Browse results

Restricted Access

Immigrant and Ethnic-Minority Writers since 1945

Fourteen National Contexts in Europe and Beyond

Series:

Edited by Wiebke Sievers and Sandra Vlasta

This study analyses how immigrant and ethnic-minority writers have challenged the understanding of certain national literatures and have markedly changed these. In other national contexts, ideologies and institutions have contained the challenge these writers pose to national literatures. Case studies of the emergence and recognition of immigrant and ethnic-minority writing come from fourteen national contexts. These include classical immigration countries, such as Canada and the United States, countries where immigration became an issue after World War II, such as the United Kingdom, France and Germany, as well as countries rarely discussed in this context, such as Brazil and Japan. Finally, this study uses these individual analyses to discuss this writing as an international phenomenon.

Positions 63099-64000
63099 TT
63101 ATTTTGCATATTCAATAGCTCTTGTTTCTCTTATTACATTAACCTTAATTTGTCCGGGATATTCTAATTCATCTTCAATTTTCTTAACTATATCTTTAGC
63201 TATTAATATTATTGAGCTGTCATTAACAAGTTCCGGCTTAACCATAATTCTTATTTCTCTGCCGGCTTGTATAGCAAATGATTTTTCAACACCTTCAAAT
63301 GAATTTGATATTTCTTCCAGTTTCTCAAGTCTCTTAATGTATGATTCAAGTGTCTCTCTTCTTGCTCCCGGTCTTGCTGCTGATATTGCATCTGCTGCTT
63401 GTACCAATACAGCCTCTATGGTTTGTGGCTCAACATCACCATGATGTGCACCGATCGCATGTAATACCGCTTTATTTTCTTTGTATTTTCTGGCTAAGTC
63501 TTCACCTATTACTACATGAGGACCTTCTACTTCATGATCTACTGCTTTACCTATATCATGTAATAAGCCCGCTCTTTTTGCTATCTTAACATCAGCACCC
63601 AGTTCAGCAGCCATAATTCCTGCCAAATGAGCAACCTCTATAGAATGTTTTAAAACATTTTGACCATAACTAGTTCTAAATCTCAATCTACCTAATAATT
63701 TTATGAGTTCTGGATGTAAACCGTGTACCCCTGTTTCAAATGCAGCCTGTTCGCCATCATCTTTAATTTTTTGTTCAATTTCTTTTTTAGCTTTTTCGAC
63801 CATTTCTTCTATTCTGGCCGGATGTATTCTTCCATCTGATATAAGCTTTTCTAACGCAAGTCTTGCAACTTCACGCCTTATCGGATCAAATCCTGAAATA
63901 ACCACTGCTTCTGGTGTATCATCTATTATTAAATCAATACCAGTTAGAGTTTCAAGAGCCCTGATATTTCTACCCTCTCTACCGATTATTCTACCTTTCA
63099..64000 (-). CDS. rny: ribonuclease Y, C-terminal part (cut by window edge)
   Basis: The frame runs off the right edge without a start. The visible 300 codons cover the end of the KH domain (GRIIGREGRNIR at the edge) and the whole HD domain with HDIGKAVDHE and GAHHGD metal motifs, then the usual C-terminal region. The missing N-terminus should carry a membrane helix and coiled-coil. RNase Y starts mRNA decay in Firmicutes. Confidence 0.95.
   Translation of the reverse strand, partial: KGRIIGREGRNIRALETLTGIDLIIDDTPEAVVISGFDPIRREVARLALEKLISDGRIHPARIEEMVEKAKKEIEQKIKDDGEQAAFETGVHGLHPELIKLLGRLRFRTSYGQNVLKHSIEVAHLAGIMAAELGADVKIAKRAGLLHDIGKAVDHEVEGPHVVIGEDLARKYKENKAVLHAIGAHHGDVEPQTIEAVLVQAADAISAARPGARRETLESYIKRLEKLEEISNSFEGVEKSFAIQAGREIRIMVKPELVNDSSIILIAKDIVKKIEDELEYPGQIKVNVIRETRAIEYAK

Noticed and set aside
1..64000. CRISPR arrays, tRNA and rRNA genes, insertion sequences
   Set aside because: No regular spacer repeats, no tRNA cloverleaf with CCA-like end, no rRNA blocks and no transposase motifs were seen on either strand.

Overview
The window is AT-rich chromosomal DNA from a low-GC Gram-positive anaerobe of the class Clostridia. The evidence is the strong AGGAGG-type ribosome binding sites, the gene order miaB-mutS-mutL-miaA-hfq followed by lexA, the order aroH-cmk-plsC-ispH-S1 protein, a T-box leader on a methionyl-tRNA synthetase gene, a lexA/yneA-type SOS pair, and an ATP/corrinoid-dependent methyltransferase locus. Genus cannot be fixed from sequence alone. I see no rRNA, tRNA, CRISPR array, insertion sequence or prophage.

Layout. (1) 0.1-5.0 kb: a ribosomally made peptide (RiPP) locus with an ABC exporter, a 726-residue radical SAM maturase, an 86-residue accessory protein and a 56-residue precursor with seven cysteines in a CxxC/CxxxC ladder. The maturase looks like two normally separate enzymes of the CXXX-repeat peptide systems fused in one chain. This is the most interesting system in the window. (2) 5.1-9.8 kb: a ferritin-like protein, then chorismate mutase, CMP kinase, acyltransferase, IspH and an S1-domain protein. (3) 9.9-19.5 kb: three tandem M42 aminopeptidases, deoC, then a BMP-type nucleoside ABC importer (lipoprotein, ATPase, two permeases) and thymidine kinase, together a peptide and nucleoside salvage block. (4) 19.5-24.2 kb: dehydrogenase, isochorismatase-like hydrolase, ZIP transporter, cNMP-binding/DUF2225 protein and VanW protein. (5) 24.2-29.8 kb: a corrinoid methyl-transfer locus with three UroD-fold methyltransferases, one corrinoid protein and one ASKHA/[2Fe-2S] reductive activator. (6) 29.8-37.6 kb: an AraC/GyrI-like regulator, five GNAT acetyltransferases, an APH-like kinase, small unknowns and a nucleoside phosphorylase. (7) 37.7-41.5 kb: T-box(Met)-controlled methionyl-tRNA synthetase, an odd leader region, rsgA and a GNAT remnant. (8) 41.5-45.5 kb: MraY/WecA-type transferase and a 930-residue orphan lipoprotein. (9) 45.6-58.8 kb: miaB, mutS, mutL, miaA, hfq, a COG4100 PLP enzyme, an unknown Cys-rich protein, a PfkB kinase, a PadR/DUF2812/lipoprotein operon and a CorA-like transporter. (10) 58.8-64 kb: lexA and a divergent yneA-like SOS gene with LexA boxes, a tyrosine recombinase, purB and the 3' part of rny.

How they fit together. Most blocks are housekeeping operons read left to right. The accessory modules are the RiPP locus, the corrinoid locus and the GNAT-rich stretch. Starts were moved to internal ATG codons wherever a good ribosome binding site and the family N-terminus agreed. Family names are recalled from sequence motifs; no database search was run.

Sandra R.G. Almeida, Maria Zilda F. Cury, Sarah De Mul, Sneja Gunew, Dave Gunning, Kristina Iwata-Weickgenannt, Martina Kamm, Liesbeth Minnaard, Maria Oikonomou, Wenche Ommundsen, Marie Orton, Laura Reeck, Daniel Rothenbühler, Cathy J. Schlund-Vials, Wiebke Sievers, Bettina Spoerri, Christl Verduyn, Sandra Vlasta.
Restricted Access

Series:

Wiebke Sievers and Sandra Vlasta

Abstract

This volume studies immigrant and ethnic-minority writers in fourteen national contexts from a comparative perspective. When literary scholars historicise immigrant and ethnic-minority writing in their respective national contexts, they usually only focus on how this writing has become visible and how it has come to challenge the respective national literatures; they rarely tell us why this writing has remained invisible for such a long time in many of the contexts discussed here. Yet, as soon as we move beyond national contexts, this is the first question which comes to mind: How can we explain these differences, especially between countries that have very similar immigration histories? With this question in mind, we developed a comparative framework that would bring to light both of these perspectives in each chapter. The introduction serves to explain this framework as well as the selection of countries included in this volume.